March 2022
To Market? By Brian Moyer

Consider these pros and cons of offering a farmers’ market at your garden center.

Thanks to Covid, farmers’ markets have been given a bit of a boost when disruptions in the food system occurred and pushed customers to find alternatives to their usual shopping outlets. According to a study by Colorado State University for Local Food Economics, 35% of consumers participating in the study said they tried at least one new market channel.

If you are considering offering a farmers’ market at your garden center, you should weigh the pros and cons to make an informed decision that will hopefully lead to a profitable outcome.Find Your “Why”

Consider why you want to include a farmers’ market. Perhaps you are looking to drive more customers to your garden center, or maybe you are looking to increase your gross sales. Set some goals.

Are You a People Person?

What is your personality like? Do you enjoy meeting people and talking with them? Are you more introverted and the idea of spending several hours meeting and talking with people seems like a form of torture? As an extrovert, I liked doing farmers’ markets, but my wife is the exact opposite and we quickly learned that her skills were best used elsewhere.


While having a farmers’ market will cost you some real estate, you’ll have a ready audience because you’ll already have the foot traffic coming into your store. It’s also an instant focus group — you can interact directly with the customer to gauge their reaction to your products, and hear their evaluation of how you are offering them.

Farmers’ markets also allow you to sharpen your marketing skills, fine tune your displays to show your products at their best, and increase sales.


Weather can affect your success, depending on if your setup is indoors or outdoors. Obviously, a rainy day brings few customers to an outdoor market. There has, however, been some research that shows the customers who do come on bad weather days tend to purchase more.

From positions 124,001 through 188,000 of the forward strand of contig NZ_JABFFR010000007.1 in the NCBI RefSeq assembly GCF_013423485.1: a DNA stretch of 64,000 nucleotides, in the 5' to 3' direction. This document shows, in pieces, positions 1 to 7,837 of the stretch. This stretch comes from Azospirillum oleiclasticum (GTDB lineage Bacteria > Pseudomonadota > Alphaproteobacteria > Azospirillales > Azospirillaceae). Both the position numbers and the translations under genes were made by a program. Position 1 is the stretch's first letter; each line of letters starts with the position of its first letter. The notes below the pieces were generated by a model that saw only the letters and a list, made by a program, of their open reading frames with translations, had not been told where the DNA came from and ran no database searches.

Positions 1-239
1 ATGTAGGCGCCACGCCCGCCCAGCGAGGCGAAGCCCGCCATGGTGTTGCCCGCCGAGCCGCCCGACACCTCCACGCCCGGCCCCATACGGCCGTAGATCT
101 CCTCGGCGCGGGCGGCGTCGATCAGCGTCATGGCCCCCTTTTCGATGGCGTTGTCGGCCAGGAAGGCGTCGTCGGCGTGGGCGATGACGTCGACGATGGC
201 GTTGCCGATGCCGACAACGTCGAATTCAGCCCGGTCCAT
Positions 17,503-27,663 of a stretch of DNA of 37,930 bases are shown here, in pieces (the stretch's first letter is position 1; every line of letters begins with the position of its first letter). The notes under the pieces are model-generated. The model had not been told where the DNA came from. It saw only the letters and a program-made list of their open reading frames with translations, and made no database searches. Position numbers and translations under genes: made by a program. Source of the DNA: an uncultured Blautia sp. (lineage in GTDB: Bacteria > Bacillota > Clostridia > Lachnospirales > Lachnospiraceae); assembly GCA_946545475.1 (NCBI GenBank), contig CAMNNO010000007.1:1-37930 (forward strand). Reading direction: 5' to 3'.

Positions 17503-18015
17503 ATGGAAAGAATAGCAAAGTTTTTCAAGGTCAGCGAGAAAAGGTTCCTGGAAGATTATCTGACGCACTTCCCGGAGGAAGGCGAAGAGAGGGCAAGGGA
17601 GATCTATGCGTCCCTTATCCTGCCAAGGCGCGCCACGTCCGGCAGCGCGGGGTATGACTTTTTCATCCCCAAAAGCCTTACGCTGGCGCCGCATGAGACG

Holding a farmers’ market might be your most expensive marketing channel due to increased labor costs. Even though the market may be open for only a few hours, it is really an all-day event; it could take an hour or more to set up and the same for tearing down.

Depending on your setup, initial startup costs can be high, as you might need a canopy, weights for the canopy (a must if outdoors), tables, coolers, etc. Ideally, these are items you will use for many years, so that cost is spread out.

Let’s finish up with a few “do’s” and “don’ts”.


Be on time. Setting up your market late will ultimately hurt your business. If you start late, you might never really get fully set up and end up losing sales.

Brand your stuff. Your logo should be on everything, including t-shirts, hats, signage and labels. You’re looking to tell your story about what you offer and why.

If you offer samples, have them prepared in advance. This saves time and you won’t have to clean utensils at your stand, which could lead to health department scrutiny.

Have a system for keeping your space clean. Develop and implement protocols for cleaning so you can operate during Covid.


Don’t be grumpy. No one wants to buy from someone who looks like they’d rather be somewhere else. Smiling, engaging vendors will always do well.

Don’t be short on your top products. You may have developed a reputation for having some high-quality products like sweet corn or strawberries; make sure you have it all season and through the market day. If you are constantly selling out halfway through the market day, you will frustrate your customers.

Having a farmers’ market means having an additional space where you can build your business and enhance your marketing skills. Given the current interest in local food, this could be the best time to start a market.

Brian Moyer

Brian Moyer is an educational program associate with Penn State Extension at the Lehigh County office. He can be reached at [email protected].